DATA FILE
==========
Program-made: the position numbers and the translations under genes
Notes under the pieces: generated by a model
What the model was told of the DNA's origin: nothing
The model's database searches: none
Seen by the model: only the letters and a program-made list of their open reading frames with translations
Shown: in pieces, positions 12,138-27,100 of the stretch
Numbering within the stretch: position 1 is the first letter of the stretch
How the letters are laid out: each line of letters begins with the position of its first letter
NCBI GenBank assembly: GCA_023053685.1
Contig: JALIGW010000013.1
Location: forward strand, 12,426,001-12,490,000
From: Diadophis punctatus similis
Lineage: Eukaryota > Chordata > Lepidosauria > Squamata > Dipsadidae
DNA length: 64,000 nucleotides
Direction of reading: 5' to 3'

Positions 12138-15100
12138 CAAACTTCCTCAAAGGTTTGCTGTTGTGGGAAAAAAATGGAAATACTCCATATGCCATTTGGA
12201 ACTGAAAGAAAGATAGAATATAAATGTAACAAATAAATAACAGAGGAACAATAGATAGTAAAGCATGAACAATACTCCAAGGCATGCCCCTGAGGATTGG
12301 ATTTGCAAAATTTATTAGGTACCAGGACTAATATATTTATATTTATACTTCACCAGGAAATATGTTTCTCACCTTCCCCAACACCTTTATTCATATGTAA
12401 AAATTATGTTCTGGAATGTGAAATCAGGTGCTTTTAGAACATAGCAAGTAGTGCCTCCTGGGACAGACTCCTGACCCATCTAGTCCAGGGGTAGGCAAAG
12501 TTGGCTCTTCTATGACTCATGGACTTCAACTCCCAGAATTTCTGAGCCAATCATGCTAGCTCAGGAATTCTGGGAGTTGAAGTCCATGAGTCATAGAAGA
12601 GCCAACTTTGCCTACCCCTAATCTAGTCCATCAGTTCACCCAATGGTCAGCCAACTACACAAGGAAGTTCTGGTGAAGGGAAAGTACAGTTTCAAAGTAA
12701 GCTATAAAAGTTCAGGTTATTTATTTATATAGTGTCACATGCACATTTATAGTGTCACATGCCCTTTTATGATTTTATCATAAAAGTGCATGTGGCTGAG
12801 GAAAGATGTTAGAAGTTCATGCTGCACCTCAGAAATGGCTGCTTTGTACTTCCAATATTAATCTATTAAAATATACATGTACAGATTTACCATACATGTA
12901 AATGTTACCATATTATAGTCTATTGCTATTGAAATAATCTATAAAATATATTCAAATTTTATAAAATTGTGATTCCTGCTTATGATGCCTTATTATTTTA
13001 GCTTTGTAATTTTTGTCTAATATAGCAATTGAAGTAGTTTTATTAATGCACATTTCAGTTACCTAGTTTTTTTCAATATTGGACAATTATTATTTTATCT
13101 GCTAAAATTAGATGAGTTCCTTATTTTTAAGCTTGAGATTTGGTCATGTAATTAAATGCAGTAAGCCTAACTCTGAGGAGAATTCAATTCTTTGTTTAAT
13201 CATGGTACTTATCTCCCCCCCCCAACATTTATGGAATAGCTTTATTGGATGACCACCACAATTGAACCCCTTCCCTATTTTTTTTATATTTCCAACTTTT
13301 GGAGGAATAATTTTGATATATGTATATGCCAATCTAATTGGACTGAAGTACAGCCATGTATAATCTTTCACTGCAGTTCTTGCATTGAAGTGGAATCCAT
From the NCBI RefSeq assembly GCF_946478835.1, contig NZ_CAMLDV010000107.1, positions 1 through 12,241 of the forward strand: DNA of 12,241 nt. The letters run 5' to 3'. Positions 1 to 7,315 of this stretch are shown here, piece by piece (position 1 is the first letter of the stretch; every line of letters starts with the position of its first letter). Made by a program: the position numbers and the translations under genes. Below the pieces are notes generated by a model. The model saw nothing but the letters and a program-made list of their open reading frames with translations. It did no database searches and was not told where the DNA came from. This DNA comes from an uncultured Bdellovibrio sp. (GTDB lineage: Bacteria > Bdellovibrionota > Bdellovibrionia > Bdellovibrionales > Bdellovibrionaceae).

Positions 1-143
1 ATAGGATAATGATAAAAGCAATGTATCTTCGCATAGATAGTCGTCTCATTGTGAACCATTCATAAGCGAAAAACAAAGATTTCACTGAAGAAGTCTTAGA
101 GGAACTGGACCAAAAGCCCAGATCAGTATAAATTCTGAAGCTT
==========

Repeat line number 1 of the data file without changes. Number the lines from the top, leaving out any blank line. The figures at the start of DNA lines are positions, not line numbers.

Program-made: the position numbers and the translations under genes